Tuesday, January 08, 2019

George Pullman's Worker's Paradise

The model town of Pullman, located on the far south side of Chicago, was built in the 1880s on land controlled by the Pullman Palace Car Company (think railroads and the luxurious Pullman cars).  The town was the brainchild of George W. Pullman, who thought he could avoid strikes, attract the most skilled labor, and achieve greater productivity by providing workers with a superior living environment. 

The residents weren’t as enthusiastic, and complained that rents, and prices in the company owned stores, were too high.  With the Depression of 1892, wages dropped, but rents and food prices stayed the same.  The bloody nationwide Pullman strike of 1894 resulted.  During the course of the strike, 30 strikers were killed and 57 were wounded before the strike was broken.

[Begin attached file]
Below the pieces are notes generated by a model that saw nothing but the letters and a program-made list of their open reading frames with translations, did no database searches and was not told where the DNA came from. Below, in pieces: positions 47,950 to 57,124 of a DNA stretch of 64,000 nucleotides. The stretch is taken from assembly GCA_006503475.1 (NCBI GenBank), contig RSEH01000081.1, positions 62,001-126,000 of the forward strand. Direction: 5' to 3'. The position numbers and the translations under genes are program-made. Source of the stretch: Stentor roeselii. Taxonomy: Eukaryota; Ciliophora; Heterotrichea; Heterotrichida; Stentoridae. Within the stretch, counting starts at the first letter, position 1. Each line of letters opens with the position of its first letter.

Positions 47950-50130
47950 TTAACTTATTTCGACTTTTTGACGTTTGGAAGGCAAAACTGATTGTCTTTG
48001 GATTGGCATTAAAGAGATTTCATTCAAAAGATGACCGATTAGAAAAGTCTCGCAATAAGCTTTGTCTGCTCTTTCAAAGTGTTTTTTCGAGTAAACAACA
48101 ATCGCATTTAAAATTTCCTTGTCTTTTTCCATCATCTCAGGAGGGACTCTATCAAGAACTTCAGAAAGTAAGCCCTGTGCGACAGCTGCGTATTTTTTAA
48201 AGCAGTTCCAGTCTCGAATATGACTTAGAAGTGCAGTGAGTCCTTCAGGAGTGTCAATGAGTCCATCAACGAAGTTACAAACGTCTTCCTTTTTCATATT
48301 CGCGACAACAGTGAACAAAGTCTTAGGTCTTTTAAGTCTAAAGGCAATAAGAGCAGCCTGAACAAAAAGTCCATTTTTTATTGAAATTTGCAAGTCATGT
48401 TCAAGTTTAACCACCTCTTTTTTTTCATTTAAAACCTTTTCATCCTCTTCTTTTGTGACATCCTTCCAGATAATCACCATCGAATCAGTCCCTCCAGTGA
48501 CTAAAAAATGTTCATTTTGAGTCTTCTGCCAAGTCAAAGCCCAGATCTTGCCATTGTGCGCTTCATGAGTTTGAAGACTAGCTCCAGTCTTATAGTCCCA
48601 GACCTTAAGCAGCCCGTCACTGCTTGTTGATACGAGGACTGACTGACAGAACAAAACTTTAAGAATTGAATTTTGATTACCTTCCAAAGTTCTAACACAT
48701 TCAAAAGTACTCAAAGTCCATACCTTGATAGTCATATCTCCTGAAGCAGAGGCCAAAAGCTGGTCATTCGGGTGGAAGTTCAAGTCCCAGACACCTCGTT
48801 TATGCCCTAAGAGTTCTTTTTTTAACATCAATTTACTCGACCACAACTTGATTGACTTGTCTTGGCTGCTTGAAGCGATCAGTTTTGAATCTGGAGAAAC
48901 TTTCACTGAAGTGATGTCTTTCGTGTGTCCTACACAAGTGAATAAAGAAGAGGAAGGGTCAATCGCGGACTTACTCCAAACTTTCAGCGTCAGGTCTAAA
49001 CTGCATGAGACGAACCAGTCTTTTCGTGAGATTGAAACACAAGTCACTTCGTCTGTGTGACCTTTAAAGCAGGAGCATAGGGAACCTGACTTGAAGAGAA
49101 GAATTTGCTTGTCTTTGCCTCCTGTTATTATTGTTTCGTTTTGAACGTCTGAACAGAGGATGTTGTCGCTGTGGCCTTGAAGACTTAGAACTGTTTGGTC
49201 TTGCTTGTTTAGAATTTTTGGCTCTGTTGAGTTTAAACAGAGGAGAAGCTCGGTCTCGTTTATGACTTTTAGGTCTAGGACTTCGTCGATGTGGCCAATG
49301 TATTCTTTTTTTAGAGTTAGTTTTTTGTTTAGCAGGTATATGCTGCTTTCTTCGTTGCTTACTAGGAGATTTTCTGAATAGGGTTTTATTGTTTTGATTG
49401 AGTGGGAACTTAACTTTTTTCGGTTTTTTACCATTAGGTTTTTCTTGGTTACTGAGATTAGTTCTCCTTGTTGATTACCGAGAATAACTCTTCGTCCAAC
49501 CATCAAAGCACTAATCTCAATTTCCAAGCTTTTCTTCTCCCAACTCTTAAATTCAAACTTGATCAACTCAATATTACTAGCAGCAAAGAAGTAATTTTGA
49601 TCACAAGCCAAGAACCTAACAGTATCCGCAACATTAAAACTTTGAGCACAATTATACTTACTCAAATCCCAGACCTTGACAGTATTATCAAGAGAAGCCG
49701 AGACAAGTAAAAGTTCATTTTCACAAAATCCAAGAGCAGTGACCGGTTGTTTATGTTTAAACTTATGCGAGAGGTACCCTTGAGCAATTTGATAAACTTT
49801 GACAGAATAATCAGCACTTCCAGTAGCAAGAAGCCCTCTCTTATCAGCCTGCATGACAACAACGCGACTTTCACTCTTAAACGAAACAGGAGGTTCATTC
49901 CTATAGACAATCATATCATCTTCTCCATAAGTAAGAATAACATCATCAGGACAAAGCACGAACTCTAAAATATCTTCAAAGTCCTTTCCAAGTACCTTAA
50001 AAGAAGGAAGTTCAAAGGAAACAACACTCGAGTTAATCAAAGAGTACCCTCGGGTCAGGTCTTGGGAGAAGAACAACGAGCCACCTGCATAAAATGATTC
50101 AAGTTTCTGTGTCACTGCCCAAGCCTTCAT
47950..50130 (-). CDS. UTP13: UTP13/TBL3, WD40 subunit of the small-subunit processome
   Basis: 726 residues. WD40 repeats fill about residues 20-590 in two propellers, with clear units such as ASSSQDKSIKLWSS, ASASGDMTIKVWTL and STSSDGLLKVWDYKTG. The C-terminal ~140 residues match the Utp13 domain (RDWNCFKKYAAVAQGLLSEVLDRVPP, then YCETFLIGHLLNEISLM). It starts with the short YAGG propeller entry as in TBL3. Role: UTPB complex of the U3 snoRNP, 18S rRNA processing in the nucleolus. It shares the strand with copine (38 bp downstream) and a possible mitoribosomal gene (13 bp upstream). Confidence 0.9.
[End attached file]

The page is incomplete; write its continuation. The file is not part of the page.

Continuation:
In 1898, the Illinois Supreme Court ruled that the company’s charter did not include the right to run a town.  Pullman became just another residential neighborhood until the area was granted landmark status, and the Historic Pullman Foundation set to work restoring it in the 1970s.

The Pullman Arcade Building, seen here in 1894 during the strike,  is being guarded by the Illinois National Guard.  The Arcade Building contained a 500-seat theatre, a post office, library, the Pullman Trust and Savings Bank, the town management offices as well as office and storefront spaces that were rented to private businesses.  

Video: The Gilded Age and Revolution

We think we know the Victorians, but do we? The same passions, strengths and weaknesses that exist now, existed then, but people organized themselves very differently.

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